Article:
With the No.9 shirt on his back, it looked as though the stage was set for Pigott to be Ipswich’s main man. He started on opening day, scored at Burton in game two and netted three in his first seven. But Bonne’s electric form saw him drop to the bench and, aside from a few occasions, he never really left it again. Chances were rare (successive starts only once all season) and the loss of his father during the season of course hit him hard, so there are mitigating factors. But it’s hard to argue he truly took the opportunities when they came, either. He doesn’t seem to fit the striker mould McKenna looks to like, so it remains to be seen if here’s here beyond the summer.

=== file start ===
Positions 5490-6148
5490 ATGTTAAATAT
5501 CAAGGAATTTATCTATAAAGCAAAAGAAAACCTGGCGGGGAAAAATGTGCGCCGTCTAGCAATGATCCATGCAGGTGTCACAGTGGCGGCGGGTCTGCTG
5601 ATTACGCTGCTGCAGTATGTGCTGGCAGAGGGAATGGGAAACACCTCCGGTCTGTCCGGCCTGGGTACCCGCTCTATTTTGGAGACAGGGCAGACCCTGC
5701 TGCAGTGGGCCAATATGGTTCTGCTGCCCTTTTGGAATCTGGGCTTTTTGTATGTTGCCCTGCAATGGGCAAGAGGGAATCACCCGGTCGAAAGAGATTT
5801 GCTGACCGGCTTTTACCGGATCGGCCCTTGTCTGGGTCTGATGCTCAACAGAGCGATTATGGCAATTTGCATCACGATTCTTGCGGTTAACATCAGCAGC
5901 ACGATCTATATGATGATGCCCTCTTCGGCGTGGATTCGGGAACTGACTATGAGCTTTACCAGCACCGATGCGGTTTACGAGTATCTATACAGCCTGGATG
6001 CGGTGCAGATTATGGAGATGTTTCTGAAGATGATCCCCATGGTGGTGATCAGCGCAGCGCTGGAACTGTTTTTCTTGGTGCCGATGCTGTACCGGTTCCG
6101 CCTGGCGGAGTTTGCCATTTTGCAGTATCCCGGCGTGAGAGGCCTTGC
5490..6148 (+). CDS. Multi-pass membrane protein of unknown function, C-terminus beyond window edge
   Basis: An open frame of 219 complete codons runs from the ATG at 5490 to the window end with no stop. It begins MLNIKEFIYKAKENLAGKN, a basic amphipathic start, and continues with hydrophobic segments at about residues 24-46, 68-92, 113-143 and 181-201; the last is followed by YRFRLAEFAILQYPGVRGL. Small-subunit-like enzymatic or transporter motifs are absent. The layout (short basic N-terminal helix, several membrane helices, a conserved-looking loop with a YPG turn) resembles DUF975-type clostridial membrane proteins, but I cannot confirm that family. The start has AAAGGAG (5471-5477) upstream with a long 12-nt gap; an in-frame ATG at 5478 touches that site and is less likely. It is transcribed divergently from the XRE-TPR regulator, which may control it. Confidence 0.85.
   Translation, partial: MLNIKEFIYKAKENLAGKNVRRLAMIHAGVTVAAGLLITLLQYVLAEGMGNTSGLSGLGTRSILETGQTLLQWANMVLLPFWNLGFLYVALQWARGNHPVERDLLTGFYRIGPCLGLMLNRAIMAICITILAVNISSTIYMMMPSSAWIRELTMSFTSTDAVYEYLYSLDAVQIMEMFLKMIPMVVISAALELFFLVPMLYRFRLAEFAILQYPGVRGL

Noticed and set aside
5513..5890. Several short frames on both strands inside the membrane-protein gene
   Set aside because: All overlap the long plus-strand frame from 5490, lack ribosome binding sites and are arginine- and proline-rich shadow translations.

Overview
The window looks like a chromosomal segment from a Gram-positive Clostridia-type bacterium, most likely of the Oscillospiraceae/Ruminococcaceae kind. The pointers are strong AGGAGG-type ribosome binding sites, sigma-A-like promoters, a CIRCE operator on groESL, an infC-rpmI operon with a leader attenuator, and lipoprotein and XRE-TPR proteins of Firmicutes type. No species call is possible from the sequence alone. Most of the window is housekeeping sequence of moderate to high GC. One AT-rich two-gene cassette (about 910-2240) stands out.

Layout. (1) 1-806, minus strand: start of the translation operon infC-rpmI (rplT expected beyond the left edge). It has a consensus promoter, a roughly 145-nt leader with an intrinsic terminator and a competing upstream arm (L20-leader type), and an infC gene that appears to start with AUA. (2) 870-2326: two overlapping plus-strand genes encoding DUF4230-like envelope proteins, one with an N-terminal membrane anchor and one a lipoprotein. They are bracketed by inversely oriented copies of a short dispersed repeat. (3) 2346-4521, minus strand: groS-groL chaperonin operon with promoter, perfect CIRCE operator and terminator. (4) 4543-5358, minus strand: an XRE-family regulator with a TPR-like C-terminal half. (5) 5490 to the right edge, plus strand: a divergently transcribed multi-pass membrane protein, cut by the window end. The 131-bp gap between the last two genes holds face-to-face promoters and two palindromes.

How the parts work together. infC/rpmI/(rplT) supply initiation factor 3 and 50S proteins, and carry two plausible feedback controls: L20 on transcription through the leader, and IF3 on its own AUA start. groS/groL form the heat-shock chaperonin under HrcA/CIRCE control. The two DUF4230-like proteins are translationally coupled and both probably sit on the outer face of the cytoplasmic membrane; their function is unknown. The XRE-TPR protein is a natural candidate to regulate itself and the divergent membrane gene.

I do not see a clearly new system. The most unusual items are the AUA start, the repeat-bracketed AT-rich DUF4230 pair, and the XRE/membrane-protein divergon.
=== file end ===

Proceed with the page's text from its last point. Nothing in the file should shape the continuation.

Kayden Jackson – C+
There was very little expectation surrounding Jackson in the summer. In fact it was a surprise he was still here, with his contract option seemingly only taken in a bid to sell him on. He started the campaign training with the Under 23s but slowly worked his way back into the picture, earning a place on the fringe and perhaps benefiting from Norwood’s exile. That looked as good as it would get, before McKenna took a shine to him and he eventually managed a run of six starts in seven league games. He played well in those games and deserves huge credit for the way he kept himself in shape, both physically and mentally, during the tough times. His season cruelly ended through injury but he appears to fit the manager’s system and will be here next season if a new contract can be agreed.